CIUDAD JUºREZ, MEXICO - Thomson Consumer Electronics Inc. was one of the pioneers of the move to maquiladora assembly. In 1970, the Indianapolis firm located its first plant in Ciudad Ju rez. It followed that with a plant in Torreon, in Mexico's interior, and still another plant, in 1993, in Ciudad Ju rez. The newest plant includes a section with 600 employees molding TV cabinets and TV remote controls - front and back covers for the cabinets and tops, bottoms, and doors for the remote controls.
The TV cabinet fronts and backs - more than 100,000 pieces a day - simply move to another part of the Ju rez plant. The cabinet molding lines are aligned with the instrument, or television, lines.
``When the instrument line makes a change, we make a change on our cabinet finishing lines,'' said Dennis W. Campbell, plastics manager.
Campbell said the Ju rez plant, with a total of 5,500 employees, is the only one in Thomson Consumer Electronics that is so integrated.
``We do nearly all the manufacturing here,'' Campbell said. ``The picture tube comes in. We assemble our own chassis. They go into the cabinets with the tubes.''
The end products are sold under the RCA and General Electric brand names.
Campbell's plastics operation in the Ju rez plant has 46 presses with clamping forces of 150-1,500 tons.
Seventeen of the machines are used for TV cabinets and 24 mold the housings for TV remote controls, which are sent to the plant in Torreon for assembly.
The rest of the presses mold TV chassis trays at the rate of 3.8 million pieces a year.
Campbell is proud of his plant's leading-edge technology. For 15 months, the plant has used gas-assisted injection molding to reduce the weight of the cabinet fronts.
Thomson's other, 26-year-old Ju rez plant manufactures TV chassis, assembling the components on boards to be shipped to Indiana for final assembly into televisions.
Thomson is relatively unusual among U.S. companies in the area.
Most proprietary molders - Eureka and Hoover for example - have plastic injection molding facilities in El Paso from which they ship components across the border to their assembly plants in Ju rez.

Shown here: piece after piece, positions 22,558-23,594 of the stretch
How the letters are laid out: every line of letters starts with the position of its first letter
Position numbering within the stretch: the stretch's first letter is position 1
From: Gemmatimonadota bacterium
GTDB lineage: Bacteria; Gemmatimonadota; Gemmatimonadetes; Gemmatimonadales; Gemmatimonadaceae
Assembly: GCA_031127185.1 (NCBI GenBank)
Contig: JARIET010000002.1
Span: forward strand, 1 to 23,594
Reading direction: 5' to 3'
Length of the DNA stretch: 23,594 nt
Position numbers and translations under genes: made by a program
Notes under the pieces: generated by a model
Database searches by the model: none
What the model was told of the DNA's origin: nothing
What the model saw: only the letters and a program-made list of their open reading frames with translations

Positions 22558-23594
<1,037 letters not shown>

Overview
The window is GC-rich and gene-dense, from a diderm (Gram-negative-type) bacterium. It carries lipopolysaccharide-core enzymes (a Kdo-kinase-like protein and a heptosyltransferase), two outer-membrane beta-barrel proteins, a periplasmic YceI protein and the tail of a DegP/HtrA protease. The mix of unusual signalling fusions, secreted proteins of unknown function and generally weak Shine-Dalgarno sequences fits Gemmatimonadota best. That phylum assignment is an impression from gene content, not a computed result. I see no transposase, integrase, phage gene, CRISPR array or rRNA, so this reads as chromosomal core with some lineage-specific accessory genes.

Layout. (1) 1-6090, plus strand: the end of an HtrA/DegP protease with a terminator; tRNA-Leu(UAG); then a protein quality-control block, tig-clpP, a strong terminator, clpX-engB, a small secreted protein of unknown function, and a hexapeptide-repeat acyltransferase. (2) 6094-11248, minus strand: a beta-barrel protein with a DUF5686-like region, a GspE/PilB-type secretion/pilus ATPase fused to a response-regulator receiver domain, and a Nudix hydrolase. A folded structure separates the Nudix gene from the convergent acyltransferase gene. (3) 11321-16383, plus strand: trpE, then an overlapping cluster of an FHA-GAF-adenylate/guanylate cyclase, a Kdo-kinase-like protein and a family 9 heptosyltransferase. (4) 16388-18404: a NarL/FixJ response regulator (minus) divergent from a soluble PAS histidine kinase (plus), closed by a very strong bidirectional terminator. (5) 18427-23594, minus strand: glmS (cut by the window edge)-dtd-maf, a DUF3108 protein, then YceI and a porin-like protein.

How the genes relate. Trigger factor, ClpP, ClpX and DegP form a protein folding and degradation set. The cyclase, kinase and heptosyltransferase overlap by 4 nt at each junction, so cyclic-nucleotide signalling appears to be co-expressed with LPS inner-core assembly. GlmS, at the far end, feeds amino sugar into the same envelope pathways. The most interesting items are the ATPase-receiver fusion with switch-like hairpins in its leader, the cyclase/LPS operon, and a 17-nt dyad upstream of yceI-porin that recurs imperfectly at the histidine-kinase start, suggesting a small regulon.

The general consensus among local manufacturers is that Ju rez offers no advantages to plastic operations, since such operations are not labor-intensive enough to require the advantage of lower labor costs.
Why does Thomson maintain an operation on the Mexican side of the border?
Campbell contends that ``cost is the major reason for our being here. Synergism. Having one plant for all the operations reduces the need for incoming material having to be inspected for quality. By being in the same plant with our customer, we must be very sensitive to their needs. Also, shipping costs are reduced.''
However, Campbell admits there are some disadvantages to being on the Mexican side.
The cost of electricity, for example, is higher than in El Paso. Furthermore, the work force in Ju rez has a ``higher turnover than what would be comparable in the U.S. It appears to be a common problem for maquiladoras. Even so, our plant has a lower turnover than the area in general.''
Campbell attributes the lower turnover in his plant to the various programs the company has introduced, including holiday celebrations and intramural sports contests.
One program that he believes has significantly reduced absenteeism is a company-sponsored raffle for a house.
The company issues raffle tickets to employees for each month that they have perfect attendance.
``The more tickets they have, the better their chances of winning the house we raffle off at the end of the year.''
Campbell praised the Mexican workers.
``Our operating efficiencies are very good, compared to other operation,'' he said.
Campbell's work force - operating on a three-shift basis - is generally young.
``They are open-minded to change. With the right tools and training, they exceed my expectations. I've learned to stay out of the way.''
Thomson Consumer Electronics' parent company, Thomson Multimedia, was acquired earlier this month by Daewoo Group of Seoul, South Korea.
The deal made Daewoo the world's largest supplier of televisions.
Although analysts predicted it may result in layoffs at operations in the United States, company officials did not reveal plans for plants in the United States or Mexico.